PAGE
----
Parents often worry that if all these beautiful materials and activities are made available all the time, the children will do nothing else. If too much time spent on handwork is a concern, I think we need to ask ourselves some questions before we introduce measures to control things:
Why are children choosing handwork all the time?
What is the need they are trying to fulfill?
Why are they choosing handwork over, say math?
Is it because these activities are new and exciting?
Then let the novelty wear off. Let the children explore the materials, learn to understand how they look, feel, smell and move. Let them see that these materials are always going to be there so that they don’t feel the need to binge on them before they are taken away.
Is it because they have not really done much creative work before?
If this is the case – they have a need that has not been fulfilled. They are hungry for creativity, artistry and self-expression. Let them focus on that need until they are satiated and they will restore their natural balance.
Is the handwork they are choosing challenging them?
If the children are choosing to knit rows and rows of the same scarf day after day so that they can look busy but actually sit and chat with their friends then this is not ‘work’ and should be reserved for break times, read aloud and community meetings. If, however, they are working on a project that requires them to draw out designs, learn new techniques, test and adjust their ideas or find the limits of a new medium – this is work! It doesn’t matter whether they are doing this with a needle and thread, a pair of compasses or CAD software – it’s all using their critical thinking and ability to make new discoveries.
It is our job as guides to notice the difference between ‘busy work’ and ‘challenging work’ so that a balance may be maintained between the two (because nobody can sustain challenging work for six solid hours per day.)
Also – why is handwork more exciting than other subjects?
If the guide is introducing every new lesson with an interesting story and an air of fascination and wonder, the children should be just as excited by exploring the arrangement of leaves on the plant as they are by sewing.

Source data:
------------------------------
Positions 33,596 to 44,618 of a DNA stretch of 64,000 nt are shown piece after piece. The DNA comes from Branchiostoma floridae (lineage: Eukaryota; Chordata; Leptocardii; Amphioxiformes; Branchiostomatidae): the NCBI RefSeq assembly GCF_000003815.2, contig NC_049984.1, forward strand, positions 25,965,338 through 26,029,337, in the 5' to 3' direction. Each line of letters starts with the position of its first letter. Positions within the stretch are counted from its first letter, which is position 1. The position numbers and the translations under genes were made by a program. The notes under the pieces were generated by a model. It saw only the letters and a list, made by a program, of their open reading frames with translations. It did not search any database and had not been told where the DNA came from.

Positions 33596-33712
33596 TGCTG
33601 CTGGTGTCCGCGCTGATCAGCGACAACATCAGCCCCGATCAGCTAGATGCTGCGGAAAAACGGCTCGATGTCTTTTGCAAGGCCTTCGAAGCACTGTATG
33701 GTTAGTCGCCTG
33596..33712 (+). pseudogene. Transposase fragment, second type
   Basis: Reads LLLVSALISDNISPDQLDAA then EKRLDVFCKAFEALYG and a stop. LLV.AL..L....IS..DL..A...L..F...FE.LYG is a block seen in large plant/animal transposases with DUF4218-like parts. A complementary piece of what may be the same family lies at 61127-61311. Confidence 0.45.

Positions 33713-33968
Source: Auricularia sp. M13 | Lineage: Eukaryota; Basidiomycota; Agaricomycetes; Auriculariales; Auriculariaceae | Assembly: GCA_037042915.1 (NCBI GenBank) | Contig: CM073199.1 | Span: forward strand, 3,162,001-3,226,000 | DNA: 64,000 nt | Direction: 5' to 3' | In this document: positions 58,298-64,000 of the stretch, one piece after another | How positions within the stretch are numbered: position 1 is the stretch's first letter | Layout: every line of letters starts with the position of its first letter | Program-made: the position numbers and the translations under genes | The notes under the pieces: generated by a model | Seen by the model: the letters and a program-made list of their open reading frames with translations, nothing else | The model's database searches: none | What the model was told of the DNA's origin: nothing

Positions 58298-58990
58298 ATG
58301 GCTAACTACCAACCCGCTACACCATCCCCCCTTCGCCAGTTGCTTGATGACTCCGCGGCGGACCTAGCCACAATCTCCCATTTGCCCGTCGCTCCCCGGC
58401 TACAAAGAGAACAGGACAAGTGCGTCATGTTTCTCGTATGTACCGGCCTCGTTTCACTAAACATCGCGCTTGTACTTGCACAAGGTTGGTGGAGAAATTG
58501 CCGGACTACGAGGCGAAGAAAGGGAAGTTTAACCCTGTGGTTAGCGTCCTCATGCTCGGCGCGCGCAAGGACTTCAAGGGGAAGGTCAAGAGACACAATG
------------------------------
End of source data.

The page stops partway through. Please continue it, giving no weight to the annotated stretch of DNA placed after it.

Is there other work going on that we can’t see?
We sow a lot of seeds and we don’t always know which ones will grow and which will lie dormant. It could be that the child who is spending a lot of time sewing is actually retelling themselves the story they have just heard, perhaps adding themselves as a character or trying to understand the decisions made. It could also be that the child who heads straight for a quiet corner with their knitting each morning needs to process a difficult home situation before they are ready to learn.
Possibly the most important question is:
Why are we thinking of handwork as a separate subject?
Handwork can be integrated and used to explore pretty much everything. It is the means of exploration and the vehicle for myriad follow up activities. There are so many opportunities for learning by make felt models of the solar system and the layers of the earth, they can make geometric patchwork, quilted timelines and clay cartouches. They can explore ratios through mixing dye, practice math through writing knitting or cross-stich patterns and connect with different cultures by engaging in traditional crafts. If handwork is used as a tool for learning, then we can never do ‘too much’ of it.
Exploration is such an important part of education – it is how the greatest discoveries are made.
Blog Credit to Carol Palmer of Montessori Handwork